Thinking of Home, and an Anniversary

Mt. Fuji at sunrise (December 2009)

I’ve thinking a lot lately about the idea of home and how it relates to belonging, to feeling rooted in a place.  It’s been a year since I left New York for Japan.  In that time, I’ve journeyed across this island as well as to more distant lands throughout Asia. Yet the more I travel, the more I long for a stable center, a place where I can return to, a community to contribute to and become a part of. Although the footloose feeling imparted by constant movement is exhilarating, it can also be equally exhausting.  Still, I know that 2011 will bring me to yet unseen corners of Japan (and beyond), and I couldn’t be more excited.

Living here has taught me a thing or two about survival – not in the physical sense, but rather the ability to accept and even welcome a certain degree of emotional vulnerability into everyday life. Last winter, I was a newcomer in a foreign land, unemployed, and very, very cold all the time.  By the time March rolled around, I wasn’t sure why I was in Japan at all.  This winter, I have a job (not to mention wonderful colleagues), a cozy (read: 15 m2) apartment, and most importantly, a small sense of belonging.  I’m still cold much of the time, but there are many other things to be thankful for.

Wherever one lives, it’s easy to lose sight of why one is there, or what led one there in the first place.  The daily rituals of life in Japan are now familiar to me – when waiting for a train, I instinctively join one of the orderly lines that form on the platform, and the constant expressions of courtesy that define interactions here come more or less naturally to me.  At the same time, I remain constantly amazed by this place – by the constant collision of old and new, by the minute attention to detail in the design of everyday objects, by the efficiency and precision with which infrastructural systems are built and run, and, last but not least, by the consistently amazing food.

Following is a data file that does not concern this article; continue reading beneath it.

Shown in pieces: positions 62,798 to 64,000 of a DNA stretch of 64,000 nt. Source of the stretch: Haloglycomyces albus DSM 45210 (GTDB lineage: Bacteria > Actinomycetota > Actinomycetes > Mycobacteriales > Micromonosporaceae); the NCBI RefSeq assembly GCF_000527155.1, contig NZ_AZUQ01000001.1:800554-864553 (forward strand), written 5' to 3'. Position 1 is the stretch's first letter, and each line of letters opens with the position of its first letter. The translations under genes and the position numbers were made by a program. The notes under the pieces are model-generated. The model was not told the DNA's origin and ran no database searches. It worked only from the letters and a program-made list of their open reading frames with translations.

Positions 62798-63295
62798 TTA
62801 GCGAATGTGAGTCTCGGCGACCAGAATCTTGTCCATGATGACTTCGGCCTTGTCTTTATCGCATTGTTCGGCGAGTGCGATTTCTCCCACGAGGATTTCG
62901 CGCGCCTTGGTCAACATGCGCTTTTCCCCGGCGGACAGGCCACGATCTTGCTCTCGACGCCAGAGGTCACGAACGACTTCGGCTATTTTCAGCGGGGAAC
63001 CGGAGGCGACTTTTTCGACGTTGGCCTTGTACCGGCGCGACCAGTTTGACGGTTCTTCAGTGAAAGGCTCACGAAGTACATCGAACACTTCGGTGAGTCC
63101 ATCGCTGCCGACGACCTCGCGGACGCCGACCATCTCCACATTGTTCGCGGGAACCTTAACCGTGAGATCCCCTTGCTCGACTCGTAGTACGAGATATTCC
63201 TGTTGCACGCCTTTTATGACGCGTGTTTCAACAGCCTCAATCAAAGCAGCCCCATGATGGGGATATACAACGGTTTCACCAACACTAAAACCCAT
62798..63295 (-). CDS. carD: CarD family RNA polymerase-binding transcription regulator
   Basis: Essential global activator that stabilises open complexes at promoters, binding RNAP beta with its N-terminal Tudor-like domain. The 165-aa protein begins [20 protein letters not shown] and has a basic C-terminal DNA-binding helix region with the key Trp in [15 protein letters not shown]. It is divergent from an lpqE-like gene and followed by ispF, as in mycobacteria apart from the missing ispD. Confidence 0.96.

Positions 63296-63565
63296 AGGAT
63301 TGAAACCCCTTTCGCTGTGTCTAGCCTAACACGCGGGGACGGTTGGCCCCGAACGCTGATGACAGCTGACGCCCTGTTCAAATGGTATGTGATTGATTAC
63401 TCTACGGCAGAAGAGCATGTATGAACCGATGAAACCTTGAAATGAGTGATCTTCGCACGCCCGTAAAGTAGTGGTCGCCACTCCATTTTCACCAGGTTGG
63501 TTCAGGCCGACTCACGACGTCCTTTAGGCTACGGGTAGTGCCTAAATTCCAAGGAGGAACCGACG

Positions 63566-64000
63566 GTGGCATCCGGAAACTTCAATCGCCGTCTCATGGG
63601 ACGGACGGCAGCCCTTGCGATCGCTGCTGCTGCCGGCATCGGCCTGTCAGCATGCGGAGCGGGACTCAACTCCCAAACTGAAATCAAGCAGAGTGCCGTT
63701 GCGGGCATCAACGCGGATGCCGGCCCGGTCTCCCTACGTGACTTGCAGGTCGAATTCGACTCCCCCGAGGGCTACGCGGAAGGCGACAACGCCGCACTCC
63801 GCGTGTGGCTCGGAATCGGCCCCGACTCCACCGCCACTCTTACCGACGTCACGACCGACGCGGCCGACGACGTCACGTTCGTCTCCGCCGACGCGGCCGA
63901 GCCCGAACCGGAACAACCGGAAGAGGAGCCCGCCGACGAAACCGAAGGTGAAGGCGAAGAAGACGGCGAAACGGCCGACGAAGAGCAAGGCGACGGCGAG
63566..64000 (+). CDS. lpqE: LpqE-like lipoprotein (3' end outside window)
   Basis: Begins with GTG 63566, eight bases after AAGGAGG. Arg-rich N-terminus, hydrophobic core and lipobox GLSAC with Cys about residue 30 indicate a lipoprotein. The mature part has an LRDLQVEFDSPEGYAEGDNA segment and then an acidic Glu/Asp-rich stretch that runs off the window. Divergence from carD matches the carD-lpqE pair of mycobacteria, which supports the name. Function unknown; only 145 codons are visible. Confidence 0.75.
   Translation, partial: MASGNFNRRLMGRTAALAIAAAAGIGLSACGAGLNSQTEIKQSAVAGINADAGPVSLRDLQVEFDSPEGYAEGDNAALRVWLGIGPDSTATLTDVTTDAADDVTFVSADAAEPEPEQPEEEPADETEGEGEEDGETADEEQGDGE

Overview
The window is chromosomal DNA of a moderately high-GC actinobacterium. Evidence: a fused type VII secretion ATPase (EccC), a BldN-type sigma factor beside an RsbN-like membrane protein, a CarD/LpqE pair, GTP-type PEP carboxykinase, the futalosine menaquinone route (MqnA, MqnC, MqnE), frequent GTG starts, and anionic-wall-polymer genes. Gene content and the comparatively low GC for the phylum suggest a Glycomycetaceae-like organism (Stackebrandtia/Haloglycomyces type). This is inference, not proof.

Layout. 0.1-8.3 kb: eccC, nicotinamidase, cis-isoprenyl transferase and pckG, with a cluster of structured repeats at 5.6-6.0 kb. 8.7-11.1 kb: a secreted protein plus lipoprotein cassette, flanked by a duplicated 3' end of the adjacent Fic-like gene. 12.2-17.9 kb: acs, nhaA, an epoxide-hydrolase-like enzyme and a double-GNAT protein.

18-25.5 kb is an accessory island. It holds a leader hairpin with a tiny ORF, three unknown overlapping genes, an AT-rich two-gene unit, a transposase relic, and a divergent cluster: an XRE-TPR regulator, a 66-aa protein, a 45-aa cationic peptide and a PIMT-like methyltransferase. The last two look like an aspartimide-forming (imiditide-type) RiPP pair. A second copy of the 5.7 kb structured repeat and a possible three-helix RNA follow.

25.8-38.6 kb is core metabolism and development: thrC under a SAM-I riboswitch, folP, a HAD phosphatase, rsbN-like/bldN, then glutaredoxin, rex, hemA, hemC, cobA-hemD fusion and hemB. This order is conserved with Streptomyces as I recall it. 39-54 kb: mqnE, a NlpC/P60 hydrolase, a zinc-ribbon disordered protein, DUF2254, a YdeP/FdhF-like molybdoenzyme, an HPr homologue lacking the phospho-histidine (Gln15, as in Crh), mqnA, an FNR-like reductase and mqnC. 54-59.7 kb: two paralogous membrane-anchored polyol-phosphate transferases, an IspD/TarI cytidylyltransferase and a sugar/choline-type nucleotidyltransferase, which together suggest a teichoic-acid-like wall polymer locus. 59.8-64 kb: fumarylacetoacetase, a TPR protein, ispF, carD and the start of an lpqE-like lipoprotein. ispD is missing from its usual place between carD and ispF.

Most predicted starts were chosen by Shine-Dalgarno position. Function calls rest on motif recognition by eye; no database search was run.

When I went back to Brooklyn for the holidays, my initial relief at being able to speak my native language was swiftly replaced by a sense of claustrophobia, a feeling that the city had nothing left to offer me after eighteen years of living there. (Naturally, after a few days at home I didn’t want to leave!) So while there is little doubt that Brooklyn is where my heart belongs, I’m also content to let it wander for a while, to find new residences, even if they are temporary. Because even though I don’t necessarily fit in here, I am proud to call Japan home, for now.

Below, some of my favorite scenes and memories from the past year.  There’s a story behind every photo.  Just ask, and I’ll be happy to tell you about it.

Tram in Hakodate (December 2009)

Japanese keyboard (January 2010)

Steam from a hot spring in Suwa, Nagano prefecture (January 2010)

Traveling through Niigata (February 2010)

Snow-covered roofs in Kanazawa (February 2010)

Shinto shrine in Kanazawa (February 2010)

Cherry blossoms in Matsumoto (April 2010)

Spring in Matsumoto (May 2010)

Roof tiles in Nara (June 2010)

Chinese restaurant in Koshigaya, Saitama prefecture (July 2010)

Magome, Gifu prefecture (August 2010)

Summer’s last gasp, Nagano prefecture (September 2010)

Neighborhood festival organizers in Ikenoue, Tokyo (September 2010)

Approach to the Meiji Shrine, Tokyo (September 2010)

Fishmonger at Tsukiji market (October 2010)

Record collection at 瓦RECORD, Matsumoto (November 2010)

Christopher Willits at 瓦RECORD, Matsumoto (November 2010)

Street art in Nakameguro, Tokyo (November 2010)

Vending machines in Tokyo (December 2010)

Daio Wasabi Farm, Nagano prefecture (December 2010)

Courtyard of a traditional house, Matsumoto (December 2010)

Chuo line car at The Railway Museum, Saitama (January 2011)


5 thoughts on “Thinking of Home, and an Anniversary

  1. Lovely Emma! While I have lived many places in the US and certainly haven’t traveled afar as much as you have, there are simply places that capture a piece of our hearts. The ability to make a home almost anywhere is a gift and I’m convinced we can be happy almost anywhere as long as we travel often! xoxo Aunt Alice

  2. Alice – Yes, you’re so right. Sometimes I feel like I’m betraying Brooklyn if I even admit to liking another place, but of course that’s ridiculous!

    Azusa – Thanks for stopping by! I’m looking forward to more of your delicious photography and recipes in the coming year.

  3. I’m a New Yorker as well… and in my fist few years, I felt exactly what you are feeling, oddly though, after more than a decade, home feels foreign to me, so much that it’s not home anymore, for one exception.. New York… I still can’t wrap my head around why I feel Home is Japan now, rather than the opposite, maybe since I have family here, friends… I miss New York more than anything.

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